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Film Review: For Your Eyes Only
In 1981, John Glen released For Your Eyes Only, based on the 1960 collection of short stories of the same name by Ian Fleming, as the 12th film in the series. Starring Roger Moore, Julian Glover, Carole Bouquet, Chaim Topol, Lynn-Holly Johnson, John Moreno and James Villiers, the film grossed $194.9 million at the box office.
After a British spy ship fishes out a mine and is blown to the bottom of the ocean, James Bond is sent to find it, its secret cargo, and those responsible for the murders of two people looking for it. During his search, he runs into Melina Havelock, who is seeking to avenge her parents deaths.
For Your Eyes Only is a pretty good film that's significantly lower key than previous Bond films.There isn't as heavy a reliance on gadgets and there’s a lot more spying going on. This makes perfect sense due to the previous film being so over the top, causing production company to want this film toned down and the series given more severeity. However, in its attempt to break with what the other film presented, this film almost did away with a lot of what makes a Bond movie a Bond movie.
The major theme of the film is revenge and all the consequences surrounding it. Melina is going after Hector Gonzales for killing her parents and while she does eventually get her revenge, the film demonstrates her efforts have caused her to sink as low as Gonzales. In effect, Melina has become exactly what sh hated in order to bring about what she's seeking. Further, Bond is highly aware of what revenge can do to a person, stating to her a Chinese proverb, warning those seeking revenge to dig two graves before setting out on their quest. This knowledge isn’t out of the norm for Bond at all as he knows full well what revenge will do to a person. His warning to Melina is a fascinating and clever reference to his vengeful rampage earlier in the series following Blofeld killing Tracy. Bond knows knows what it takes to satisfy a lust for revenge as well as how completely carrying out such a desire would cause Melina's downfall.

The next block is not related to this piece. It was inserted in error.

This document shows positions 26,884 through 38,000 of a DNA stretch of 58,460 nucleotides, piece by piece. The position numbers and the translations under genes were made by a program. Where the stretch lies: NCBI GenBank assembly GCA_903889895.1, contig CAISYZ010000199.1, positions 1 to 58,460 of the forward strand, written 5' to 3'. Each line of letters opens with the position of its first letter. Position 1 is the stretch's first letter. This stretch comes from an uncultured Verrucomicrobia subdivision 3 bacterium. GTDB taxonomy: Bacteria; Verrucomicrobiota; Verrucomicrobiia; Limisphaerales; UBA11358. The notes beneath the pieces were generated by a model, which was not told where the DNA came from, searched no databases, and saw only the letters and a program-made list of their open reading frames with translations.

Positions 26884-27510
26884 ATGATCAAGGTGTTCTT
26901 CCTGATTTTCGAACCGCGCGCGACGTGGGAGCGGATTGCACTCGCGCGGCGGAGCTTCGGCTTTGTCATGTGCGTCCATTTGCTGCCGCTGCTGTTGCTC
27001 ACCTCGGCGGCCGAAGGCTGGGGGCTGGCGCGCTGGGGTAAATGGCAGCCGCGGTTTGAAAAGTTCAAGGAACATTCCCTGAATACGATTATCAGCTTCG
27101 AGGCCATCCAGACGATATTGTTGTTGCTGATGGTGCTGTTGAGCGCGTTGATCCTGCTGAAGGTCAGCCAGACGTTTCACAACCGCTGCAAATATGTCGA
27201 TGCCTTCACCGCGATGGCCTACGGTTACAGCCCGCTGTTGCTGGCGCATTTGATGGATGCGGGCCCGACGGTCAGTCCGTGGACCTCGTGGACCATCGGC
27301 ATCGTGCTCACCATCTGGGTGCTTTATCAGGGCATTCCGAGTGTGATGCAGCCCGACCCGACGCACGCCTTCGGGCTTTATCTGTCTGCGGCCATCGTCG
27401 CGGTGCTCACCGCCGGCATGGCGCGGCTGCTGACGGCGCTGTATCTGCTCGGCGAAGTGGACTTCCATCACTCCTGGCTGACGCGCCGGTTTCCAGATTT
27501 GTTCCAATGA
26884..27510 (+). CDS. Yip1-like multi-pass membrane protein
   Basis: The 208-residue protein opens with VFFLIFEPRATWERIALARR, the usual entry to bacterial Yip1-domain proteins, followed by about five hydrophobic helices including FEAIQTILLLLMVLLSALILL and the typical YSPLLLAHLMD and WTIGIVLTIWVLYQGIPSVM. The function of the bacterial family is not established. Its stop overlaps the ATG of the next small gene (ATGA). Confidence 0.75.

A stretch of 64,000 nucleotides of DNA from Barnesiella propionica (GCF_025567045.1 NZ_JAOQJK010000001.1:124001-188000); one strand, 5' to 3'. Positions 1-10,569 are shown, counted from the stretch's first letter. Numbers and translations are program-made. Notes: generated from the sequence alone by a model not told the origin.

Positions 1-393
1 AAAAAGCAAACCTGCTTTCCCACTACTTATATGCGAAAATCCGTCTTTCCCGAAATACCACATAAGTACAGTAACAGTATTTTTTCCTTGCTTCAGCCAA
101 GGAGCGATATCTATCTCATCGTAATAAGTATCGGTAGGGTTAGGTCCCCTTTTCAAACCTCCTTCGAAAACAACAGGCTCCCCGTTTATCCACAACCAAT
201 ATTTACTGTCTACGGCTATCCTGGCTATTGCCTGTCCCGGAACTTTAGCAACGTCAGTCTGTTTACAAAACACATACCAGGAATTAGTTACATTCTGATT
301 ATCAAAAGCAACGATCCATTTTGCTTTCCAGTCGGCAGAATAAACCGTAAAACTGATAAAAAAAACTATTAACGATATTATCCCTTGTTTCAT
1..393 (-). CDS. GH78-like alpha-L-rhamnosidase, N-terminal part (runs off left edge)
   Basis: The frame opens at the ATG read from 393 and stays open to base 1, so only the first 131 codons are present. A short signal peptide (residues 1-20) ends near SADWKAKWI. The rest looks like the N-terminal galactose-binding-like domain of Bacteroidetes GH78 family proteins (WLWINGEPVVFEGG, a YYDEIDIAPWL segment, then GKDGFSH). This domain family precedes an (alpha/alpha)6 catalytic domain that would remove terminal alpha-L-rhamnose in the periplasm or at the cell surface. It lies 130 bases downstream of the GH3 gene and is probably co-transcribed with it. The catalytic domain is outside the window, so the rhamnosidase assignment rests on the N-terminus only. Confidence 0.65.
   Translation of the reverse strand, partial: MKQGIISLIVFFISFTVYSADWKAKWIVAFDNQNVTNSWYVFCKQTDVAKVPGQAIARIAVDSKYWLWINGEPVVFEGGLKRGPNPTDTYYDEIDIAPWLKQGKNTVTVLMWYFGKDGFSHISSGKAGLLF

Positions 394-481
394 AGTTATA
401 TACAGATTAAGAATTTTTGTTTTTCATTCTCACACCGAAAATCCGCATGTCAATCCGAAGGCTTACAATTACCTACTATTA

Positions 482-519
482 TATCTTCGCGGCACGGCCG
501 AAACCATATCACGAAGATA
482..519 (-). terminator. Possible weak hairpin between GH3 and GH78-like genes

Bond so vehemently discouraging Melina from extracting her revenge is quite interesting, seeing as in the beginning of the film, he gets his full and final revenge on a man heavily implied to be Blofeld. Though the person's identity is not outright stated in the credits, it doesn't make sense for it to be anybody else considering he's bald, cradling a white cat and states he's going to take great pleasure in killing Bond, something he's been looking forward to for a long time. Regardless of Moore's iteration of the character never fully taking on Blofeld in any of his films, this is a perfect way to not only retire the character but to make a statement he's no longer necessary as a villain.
Nevertheless, apart from the cameo by the man implied to be Blofeld, this film does employ some notable villains. The main antagonist is Kristatos, who wants to sell the ATAC system to the KGB. Like many of Bond’s other villains, he doesn’t seem to be too smart in regards to doing away with the agent. Rather than shooting him, he drags Bond and Melina behind a boat to be eaten by sharks for no reason whatsoever. He’s also a terrible boss. One of his henchmen falls into the water with them, yet he doesn't care about rescuing him. Assisting him is Eric Kriegler, a German biathlon champion. The most noticeable aspect about this character is none of his shots are accurate, despite others making him out to be a great shooter. On the other hand, this does make some sense, since he was most likely trained to hit stationary targets.
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ASCAP Film and Television Music Awards
- Most Performed Feature Film Standards (For the song "For Your Eyes Only")
Golden Screen Awards
- Golden Screen
- Best Music, Original Song (For the song "For Your Eyes Only")
Golden Globe Awards
- Best Original Song - Motion Picture ("For Your Eyes Only")
Golden Satellite Awards
- Best Classic DVD Release (For "The James Bond DVD Collection," volumes 2 & 3)
The Stinkers Bad Movie Awards
- Worst Supporting Actress (Lynn-Holly Johnson)
Writers Guild of America Awards
- Best Comedy Adapted from Another Medium